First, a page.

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Bonsai Plant Care: What You Need to Know

Bonsai plant care can often be tricky. Many gardeners who are used to growing more conventional types of plants frequently find difficulty adjusting to their needs. Bonsai plants, after all, are not ordinary plants. As such, they require extraordinary care.

Be that as it may, Bonsais can be a wonderfully rewarding hobby as well as provide you with plants that add a unique look. If you have a bit of a creative streak but no suitable outlet, Bonsais can be a great way to get creative while also nurturing and caring for a living thing.

Caring for your bonsai plant is not that difficult, but they do have some special needs and can be sensitive. Here’s some basics of bonsai plant care:

Be aware of the type of bonsai you have. Not all bonsai trees are created equal, and they are seldom alike. Some varieties of bonsai are well-suited to being grown indoors; most varieties develop better outside the house. Quite obviously, indoor bonsai have different requirements than do outdoor types, and vice versa. For instance, outdoor bonsai should not be kept indoors for any long period of time. A good rule of thumb is to keep it inside the house for three days a month at the maximum. Otherwise, the changed temperature and environment will start to damage the plant.

Learn to water properly. Since bonsai plants are generally small, it follows that they have a limited root system. Bonsai root systems are generally inadequate by themselves; it requires human care to help the plant survive. Proper watering is an important part of raising bonsai. Again, it will help to know the type of plant you have. Some species of bonsai need to be watered almost constantly; others can get by with minimum moisture. If you water too frequently, you run the risk of promoting fungal growth. On the other hand, dryness and humidity can quickly kill a plant if not monitored. To water your bonsai effectively, you will need to understand the many particularities of your plant.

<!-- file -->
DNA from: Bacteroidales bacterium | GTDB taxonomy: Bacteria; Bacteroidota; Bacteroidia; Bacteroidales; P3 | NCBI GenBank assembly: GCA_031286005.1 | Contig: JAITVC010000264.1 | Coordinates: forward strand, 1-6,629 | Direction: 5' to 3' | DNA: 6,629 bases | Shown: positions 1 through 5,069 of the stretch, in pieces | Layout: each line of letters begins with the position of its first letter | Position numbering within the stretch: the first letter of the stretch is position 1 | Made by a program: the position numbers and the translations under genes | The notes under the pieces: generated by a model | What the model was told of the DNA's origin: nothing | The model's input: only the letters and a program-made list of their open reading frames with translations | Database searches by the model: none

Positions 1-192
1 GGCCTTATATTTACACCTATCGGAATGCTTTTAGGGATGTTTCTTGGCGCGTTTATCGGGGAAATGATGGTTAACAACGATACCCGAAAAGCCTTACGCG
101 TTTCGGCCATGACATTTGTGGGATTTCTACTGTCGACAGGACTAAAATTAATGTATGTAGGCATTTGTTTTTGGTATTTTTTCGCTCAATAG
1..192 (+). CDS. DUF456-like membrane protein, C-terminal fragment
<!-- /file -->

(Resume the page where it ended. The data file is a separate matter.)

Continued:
Repot with care. Repotting bonsai whenever you feel like it is not a good idea. Most bonsai plants do not hold up well under stressful situations – repotting included. Bonsai plants are usually root-pruned and repotted once a year, often during springtime. Some species can stay in the same pot for two years and you should watch your plant carefully to see if it needs repotting.

Just like any other plant, you should watch out for your bonsai plants health. Look for dull limp leaves or leaves that are turning yellow or brown. Any spotting or growths on the leaves could be a sign of disease. Look for little mites or bugs that might infest your plant. Keep your bonsai away from any other plants that have any kind of infestation or disease. If you think your bonsai might have a disease, remove all the diseased looking leaves and take the necessary steps to get your plant back on the road to health.

Bonsai plant care is by no means simple. However, it is not impossible to learn. By continuing to learn more about your plants and taking the time to hone your skills, you can look forward to having your very own beautiful bonsai trees.

Lee Dobbins writes for where you can learn more about Bonsai trees such as the Dwarf Korean Lilac Tree.